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Tribe inks Ramirez to 5-year, $26M extension

March 28, 2017

GOODYEAR, Ariz. -- There might be more nicks and scratches on Jose Ramirez's helmet than on those belonging to the Tribe's other players. Given his choppy strides on the basepaths, it does not take long for it to come loose and tumble to the dirt. Teammates have joked that Ramirez

GOODYEAR, Ariz. -- There might be more nicks and scratches on Jose Ramirez's helmet than on those belonging to the Tribe's other players. Given his choppy strides on the basepaths, it does not take long for it to come loose and tumble to the dirt. Teammates have joked that Ramirez needs a chin strap.
Maybe the helmet won't stay put, but Ramirez is not going anywhere for a while. On Tuesday, the Indians officially announced that the energetic infielder has been signed to a five-year extension, which includes team options for the 2022 and '23 seasons. The contract is worth $26 million guaranteed.
"I'm really happy," Ramirez said through team translator Anna Bolton. "It means a lot that they believed in me and that they kept their faith in me, and I just really appreciate it and I thank them for that."

Ramirez's deal comes on the heels of a strong showing last season, when he filled in as the left fielder while Michael Brantley was sidelined and then eventually found a home at third base. Ramirez was the team's starting shortstop before Francisco Lindor's rise to the Majors, and now Ramirez is working out at second base, where he might fill in while Jason Kipnis (right shoulder) is sidelined.
While Ramirez has bounced all over the diamond, Cleveland always felt he had the potential to be more than a utility man. Last year, the 24-year-old switch-hitter not only emerged as an everyday player for the Indians, but he developed into one of baseball's breakout stars.
"When we sort of seemed like we had the ultimate down with Brantley out," Indians manager Terry Francona said, "[Ramirez] comes into the fold and not only picks up some of the slack, but proves that he's an everyday Major League player. And also, to add to that, you get the versatility that he can do, and it makes him even better. We're excited. He deserves a lot of credit."

Over 152 games last year, Ramirez hit .312 with 11 home runs, 46 doubles, three triples and 76 RBIs. He stole 22 bases, drew 44 walks in comparison to 62 strikeouts, and he crossed the plate 84 times. Ramirez ranked second in the American League in doubles, seventh in batting average and 10th in on-base percentage (.363).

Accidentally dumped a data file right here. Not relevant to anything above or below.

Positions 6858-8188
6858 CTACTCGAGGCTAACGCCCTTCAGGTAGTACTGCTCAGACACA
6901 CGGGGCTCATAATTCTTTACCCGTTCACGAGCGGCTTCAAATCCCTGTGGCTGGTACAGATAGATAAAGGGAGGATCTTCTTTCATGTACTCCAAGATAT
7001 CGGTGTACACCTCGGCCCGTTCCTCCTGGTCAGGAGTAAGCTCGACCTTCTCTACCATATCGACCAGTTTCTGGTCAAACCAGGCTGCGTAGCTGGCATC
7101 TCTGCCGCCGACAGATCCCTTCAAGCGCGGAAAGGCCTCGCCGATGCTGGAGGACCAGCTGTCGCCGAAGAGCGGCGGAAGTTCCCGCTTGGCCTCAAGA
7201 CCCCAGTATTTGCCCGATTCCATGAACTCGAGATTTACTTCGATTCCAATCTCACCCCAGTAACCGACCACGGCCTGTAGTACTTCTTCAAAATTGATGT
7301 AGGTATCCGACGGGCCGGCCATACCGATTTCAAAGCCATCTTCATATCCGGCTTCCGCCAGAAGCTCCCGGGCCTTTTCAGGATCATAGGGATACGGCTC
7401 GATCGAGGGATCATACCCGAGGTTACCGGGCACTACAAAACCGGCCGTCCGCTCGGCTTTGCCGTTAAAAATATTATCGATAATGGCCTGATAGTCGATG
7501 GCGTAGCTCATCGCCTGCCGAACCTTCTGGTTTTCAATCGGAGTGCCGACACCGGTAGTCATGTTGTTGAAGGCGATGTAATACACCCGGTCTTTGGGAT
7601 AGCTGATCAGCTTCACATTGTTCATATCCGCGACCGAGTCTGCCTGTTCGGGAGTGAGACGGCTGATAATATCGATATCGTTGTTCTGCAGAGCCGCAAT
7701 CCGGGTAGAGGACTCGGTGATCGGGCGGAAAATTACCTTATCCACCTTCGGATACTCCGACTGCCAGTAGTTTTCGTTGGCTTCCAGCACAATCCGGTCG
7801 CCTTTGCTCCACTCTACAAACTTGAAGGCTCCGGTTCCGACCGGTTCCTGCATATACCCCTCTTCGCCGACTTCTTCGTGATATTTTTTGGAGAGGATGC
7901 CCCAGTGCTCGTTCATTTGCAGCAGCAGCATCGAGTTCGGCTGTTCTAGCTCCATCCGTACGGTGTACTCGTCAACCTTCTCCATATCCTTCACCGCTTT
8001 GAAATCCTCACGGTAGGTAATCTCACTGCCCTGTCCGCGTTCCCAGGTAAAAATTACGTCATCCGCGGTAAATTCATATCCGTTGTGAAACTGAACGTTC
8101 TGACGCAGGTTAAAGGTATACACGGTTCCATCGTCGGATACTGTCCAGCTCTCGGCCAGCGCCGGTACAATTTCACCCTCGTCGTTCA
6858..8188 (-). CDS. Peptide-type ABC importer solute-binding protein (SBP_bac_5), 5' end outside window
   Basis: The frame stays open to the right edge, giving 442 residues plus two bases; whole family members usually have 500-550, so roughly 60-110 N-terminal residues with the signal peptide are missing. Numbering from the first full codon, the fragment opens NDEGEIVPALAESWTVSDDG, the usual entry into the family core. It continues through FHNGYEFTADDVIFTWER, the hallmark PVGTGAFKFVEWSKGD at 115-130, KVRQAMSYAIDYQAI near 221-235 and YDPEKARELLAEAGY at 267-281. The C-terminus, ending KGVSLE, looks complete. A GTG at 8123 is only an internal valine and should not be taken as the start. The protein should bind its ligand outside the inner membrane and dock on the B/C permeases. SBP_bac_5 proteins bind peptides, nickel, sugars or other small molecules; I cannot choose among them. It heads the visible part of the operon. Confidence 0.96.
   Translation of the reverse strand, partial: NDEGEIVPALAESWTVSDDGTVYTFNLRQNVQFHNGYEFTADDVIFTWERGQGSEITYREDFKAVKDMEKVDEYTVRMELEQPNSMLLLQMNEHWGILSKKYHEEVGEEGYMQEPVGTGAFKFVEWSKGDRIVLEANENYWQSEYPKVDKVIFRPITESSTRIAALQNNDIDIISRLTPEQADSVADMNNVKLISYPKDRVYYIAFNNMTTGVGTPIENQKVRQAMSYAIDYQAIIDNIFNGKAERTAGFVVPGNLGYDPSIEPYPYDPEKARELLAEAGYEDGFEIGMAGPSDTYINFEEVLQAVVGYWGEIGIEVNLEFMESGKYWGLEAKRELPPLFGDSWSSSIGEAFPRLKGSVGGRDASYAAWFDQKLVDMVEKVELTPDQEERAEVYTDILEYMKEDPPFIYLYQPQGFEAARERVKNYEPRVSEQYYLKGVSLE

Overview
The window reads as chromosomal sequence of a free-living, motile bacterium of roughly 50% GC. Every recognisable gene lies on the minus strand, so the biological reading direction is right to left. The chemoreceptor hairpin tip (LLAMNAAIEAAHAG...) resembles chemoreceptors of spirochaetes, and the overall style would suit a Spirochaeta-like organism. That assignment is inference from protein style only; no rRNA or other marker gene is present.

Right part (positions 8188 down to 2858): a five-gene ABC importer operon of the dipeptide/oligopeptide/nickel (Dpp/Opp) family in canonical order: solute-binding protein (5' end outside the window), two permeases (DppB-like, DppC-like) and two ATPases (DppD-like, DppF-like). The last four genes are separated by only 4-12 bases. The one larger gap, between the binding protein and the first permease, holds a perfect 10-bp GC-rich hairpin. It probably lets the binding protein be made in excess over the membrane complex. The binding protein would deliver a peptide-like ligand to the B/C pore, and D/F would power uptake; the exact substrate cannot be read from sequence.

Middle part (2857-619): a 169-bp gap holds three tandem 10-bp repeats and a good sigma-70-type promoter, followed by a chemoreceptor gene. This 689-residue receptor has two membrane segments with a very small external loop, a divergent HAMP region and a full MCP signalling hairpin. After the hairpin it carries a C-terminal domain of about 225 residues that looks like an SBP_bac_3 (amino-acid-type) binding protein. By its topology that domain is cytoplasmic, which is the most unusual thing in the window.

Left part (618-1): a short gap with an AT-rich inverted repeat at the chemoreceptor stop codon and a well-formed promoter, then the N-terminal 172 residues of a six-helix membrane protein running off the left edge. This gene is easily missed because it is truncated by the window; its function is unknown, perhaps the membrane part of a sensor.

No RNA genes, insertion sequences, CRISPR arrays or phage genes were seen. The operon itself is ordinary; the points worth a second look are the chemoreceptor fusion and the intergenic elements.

With Ramirez's ability to put the ball in play -- he ranked second in the AL with an 88.8-percent contact rate last year -- Francona liked slotting him in as Cleveland's No. 5 hitter. Ramirez rewarded that trust by hitting .346 with runners on base, .355 with runners in scoring position and .366 with runners in scoring position and two outs.

The contract, which included Ramirez's $571,400 salary for this season, covers all three arbitration years plus his first season of free-agent eligibility. The deal includes a $2 million signing bonus, along with a $2 million buyout prior to the team options, which are worth $11 million (2022) and $13 million ('23). The option years also include $1 million in escalators, bringing the pact's maximum potential value to $50 million.
Ramirez will earn $2,428,600 in 2018, followed by salaries of $3.75 million in '19, $6.25 million in '20 and $9 million in '21. That's not bad for a player who was originally signed by Cleveland out of Bani, Dominican Republic, for a $50,000 bonus at 17 years old in '09.

"It's a really cool story," said Chris Antonetti, the team's president of baseball operations. "[He's'] a guy who signed out of the Dominican Republic for not a big signing bonus, wasn't given anything on his journey throughout the Minor Leagues and earned every opportunity that he got along the way."
Ramirez becomes the ninth player on Cleveland's current roster who has signed an extension.
"Our general strategy is to try to lock up young players," Indians owner Paul Dolan said. "And we will continue to do that where it makes sense for the team and for the player."

Jordan Bastian has covered the Indians for MLB.com since 2011, and previously covered the Blue Jays from 2006-10. Read his blog, Major League Bastian, follow him on Twitter @MLBastian and listen to his podcast.